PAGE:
The empress tree originated from central and western China, where historical records indicate that it was highly prized for its medicinal, ornamental, and timber uses. The wood of the tree is valuable to carvers, particularly in Japan and China where its wood has been incorporated into many artistic carvings as well as musical instruments (such as the koto).
Carl Peter Thunberg, a student of Carl Linnaeus, traveled with Dutch East India Company in 1775 to Japan where he stayed in the Dutch trading post located on the island of Dejima. Nearly a decade later, he described his encounter with the flora and fauna of Japan in “Flora Japonica”, including paulownia.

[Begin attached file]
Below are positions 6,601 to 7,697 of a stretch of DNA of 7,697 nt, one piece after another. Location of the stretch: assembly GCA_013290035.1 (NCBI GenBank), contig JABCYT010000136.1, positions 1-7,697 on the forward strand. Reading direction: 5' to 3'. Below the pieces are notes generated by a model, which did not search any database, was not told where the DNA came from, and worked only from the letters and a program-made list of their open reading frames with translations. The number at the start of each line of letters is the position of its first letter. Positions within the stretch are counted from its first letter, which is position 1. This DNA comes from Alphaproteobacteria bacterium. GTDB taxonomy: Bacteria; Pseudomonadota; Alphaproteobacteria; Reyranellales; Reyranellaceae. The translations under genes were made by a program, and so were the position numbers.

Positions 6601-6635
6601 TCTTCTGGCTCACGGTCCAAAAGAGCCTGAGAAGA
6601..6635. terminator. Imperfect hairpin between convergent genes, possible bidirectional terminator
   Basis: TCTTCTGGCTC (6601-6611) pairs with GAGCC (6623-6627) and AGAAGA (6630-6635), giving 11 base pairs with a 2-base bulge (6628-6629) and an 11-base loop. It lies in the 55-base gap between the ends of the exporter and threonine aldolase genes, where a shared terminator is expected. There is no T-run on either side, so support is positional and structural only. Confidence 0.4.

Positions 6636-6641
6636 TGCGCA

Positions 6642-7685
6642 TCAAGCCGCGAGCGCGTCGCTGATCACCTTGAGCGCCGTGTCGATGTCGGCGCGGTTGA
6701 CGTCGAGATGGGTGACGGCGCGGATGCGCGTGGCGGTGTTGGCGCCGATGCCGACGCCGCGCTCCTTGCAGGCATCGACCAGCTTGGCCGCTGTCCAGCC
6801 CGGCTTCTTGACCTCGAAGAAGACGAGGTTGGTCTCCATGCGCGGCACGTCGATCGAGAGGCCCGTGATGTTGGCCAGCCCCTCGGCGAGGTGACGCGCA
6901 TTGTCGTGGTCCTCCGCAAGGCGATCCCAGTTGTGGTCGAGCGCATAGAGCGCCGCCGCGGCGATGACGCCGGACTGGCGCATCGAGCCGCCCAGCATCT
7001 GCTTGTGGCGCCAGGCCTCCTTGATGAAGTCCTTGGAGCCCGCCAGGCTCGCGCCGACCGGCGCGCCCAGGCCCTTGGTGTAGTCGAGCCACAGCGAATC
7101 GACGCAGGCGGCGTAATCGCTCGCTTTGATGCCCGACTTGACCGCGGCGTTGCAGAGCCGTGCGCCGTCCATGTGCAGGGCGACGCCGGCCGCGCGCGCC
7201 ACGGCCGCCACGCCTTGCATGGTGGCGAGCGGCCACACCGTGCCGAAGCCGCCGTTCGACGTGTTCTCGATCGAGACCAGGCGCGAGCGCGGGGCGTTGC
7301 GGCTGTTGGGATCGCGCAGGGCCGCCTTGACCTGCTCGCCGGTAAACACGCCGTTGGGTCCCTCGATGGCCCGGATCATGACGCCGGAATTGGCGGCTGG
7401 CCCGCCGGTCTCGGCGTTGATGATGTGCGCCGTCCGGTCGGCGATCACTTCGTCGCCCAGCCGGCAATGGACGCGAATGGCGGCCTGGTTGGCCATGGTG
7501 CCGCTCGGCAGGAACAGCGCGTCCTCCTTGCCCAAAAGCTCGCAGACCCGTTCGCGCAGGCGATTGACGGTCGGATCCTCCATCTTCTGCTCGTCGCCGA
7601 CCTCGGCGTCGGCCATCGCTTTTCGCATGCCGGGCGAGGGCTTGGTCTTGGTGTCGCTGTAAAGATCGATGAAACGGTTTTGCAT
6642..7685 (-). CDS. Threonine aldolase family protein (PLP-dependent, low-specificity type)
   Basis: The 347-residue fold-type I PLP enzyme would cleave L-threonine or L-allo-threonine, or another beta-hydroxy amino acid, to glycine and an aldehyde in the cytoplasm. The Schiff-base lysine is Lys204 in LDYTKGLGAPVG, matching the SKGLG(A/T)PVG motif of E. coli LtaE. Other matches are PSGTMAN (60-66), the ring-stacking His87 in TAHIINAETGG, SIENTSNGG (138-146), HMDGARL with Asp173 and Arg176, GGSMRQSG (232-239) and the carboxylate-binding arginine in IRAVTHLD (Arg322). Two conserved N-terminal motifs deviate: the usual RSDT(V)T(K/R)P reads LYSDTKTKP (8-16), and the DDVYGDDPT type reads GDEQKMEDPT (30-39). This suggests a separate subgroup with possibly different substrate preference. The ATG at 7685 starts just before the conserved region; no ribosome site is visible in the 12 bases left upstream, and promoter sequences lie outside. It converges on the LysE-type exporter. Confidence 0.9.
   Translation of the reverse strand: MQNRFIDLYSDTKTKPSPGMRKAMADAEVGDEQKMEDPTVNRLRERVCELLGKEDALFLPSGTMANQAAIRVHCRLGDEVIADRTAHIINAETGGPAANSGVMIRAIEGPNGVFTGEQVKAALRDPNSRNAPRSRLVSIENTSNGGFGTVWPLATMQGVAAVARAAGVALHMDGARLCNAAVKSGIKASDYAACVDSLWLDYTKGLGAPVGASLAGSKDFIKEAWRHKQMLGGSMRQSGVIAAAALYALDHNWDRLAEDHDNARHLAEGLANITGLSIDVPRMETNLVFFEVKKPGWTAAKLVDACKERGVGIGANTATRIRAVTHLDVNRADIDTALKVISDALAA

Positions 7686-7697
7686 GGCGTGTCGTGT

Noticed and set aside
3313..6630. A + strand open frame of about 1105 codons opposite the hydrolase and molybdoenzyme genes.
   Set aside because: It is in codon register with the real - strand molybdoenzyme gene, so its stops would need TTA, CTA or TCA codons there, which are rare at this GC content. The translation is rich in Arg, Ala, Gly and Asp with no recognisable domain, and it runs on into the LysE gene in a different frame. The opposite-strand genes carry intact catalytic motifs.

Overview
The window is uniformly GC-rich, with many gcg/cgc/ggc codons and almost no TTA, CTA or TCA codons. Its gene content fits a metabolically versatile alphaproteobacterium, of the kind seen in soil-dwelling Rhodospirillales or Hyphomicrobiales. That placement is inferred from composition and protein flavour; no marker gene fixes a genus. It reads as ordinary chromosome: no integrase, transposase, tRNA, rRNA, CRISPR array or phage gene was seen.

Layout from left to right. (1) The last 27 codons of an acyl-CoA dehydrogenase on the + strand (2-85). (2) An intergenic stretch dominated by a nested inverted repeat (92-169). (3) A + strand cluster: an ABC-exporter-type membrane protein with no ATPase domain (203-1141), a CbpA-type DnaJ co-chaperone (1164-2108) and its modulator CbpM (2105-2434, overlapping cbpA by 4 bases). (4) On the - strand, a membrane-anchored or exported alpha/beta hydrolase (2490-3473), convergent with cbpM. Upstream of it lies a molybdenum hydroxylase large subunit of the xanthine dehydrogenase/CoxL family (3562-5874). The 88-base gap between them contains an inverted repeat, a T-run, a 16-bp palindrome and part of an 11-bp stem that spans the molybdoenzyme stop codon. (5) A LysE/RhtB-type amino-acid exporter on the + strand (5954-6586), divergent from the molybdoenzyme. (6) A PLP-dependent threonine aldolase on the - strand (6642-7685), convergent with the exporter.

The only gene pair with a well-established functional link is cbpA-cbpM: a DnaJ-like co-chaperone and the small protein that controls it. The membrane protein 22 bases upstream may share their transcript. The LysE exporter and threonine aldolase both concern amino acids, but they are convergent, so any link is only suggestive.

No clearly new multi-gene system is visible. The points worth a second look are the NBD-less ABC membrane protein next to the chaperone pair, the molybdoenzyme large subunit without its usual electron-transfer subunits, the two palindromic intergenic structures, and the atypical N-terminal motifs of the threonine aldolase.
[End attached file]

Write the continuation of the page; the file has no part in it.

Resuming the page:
Although the West first discoverd the tree through the writings of Thunberg, the seeds of the tree were not introduced to the West until 1834 when Henri Francois Neumann planted it in the Jardin des Plantes in Paris. Seven years later, the 20-foot tree flowered and its seeds were planted to raise over 20,000 seedlings. It did not take long for the empress tree to spread to the remainder of the west.
The genus was named Paulownia by the German botanist Philip Franz Siebold, who also worked for the Dutch East India Company. It was named after Princess Anna Pavlovna of Russia, who married into the Dutch royal family.
Interestingly, the small feather seeds were used as a packaging material by Chinese porcelain merchants in the 19th century. Because the shipping containers would frequently leak during transit, the seeds of paulownia were rapidly distributed along rail tracks and other routes of transport.